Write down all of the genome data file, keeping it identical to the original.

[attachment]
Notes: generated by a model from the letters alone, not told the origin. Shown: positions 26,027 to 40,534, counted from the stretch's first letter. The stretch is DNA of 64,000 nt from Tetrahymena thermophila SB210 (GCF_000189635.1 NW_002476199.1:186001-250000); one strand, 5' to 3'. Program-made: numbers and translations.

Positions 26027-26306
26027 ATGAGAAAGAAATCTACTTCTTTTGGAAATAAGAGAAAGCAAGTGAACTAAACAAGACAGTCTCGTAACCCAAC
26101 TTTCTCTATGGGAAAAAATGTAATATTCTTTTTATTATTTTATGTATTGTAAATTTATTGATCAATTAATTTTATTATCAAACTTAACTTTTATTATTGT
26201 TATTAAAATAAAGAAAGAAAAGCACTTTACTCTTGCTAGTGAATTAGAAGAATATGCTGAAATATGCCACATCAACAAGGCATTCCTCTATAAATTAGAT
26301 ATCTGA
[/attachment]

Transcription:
Notes: generated by a model from the letters alone, not told the origin. Shown: positions 26,027 to 40,534, counted from the stretch's first letter. The stretch is DNA of 64,000 nt from Tetrahymena thermophila SB210 (GCF_000189635.1 NW_002476199.1:186001-250000); one strand, 5' to 3'. Program-made: numbers and translations.

Positions 26027-26306
26027 ATGAGAAAGAAATCTACTTCTTTTGGAAATAAGAGAAAGCAAGTGAACTAAACAAGACAGTCTCGTAACCCAAC
26101 TTTCTCTATGGGAAAAAATGTAATATTCTTTTTATTATTTTATGTATTGTAAATTTATTGATCAATTAATTTTATTATCAAACTTAACTTTTATTATTGT
26201 TATTAAAATAAAGAAAGAAAAGCACTTTACTCTTGCTAGTGAATTAGAAGAATATGCTGAAATATGCCACATCAACAAGGCATTCCTCTATAAATTAGAT
26301 ATCTGA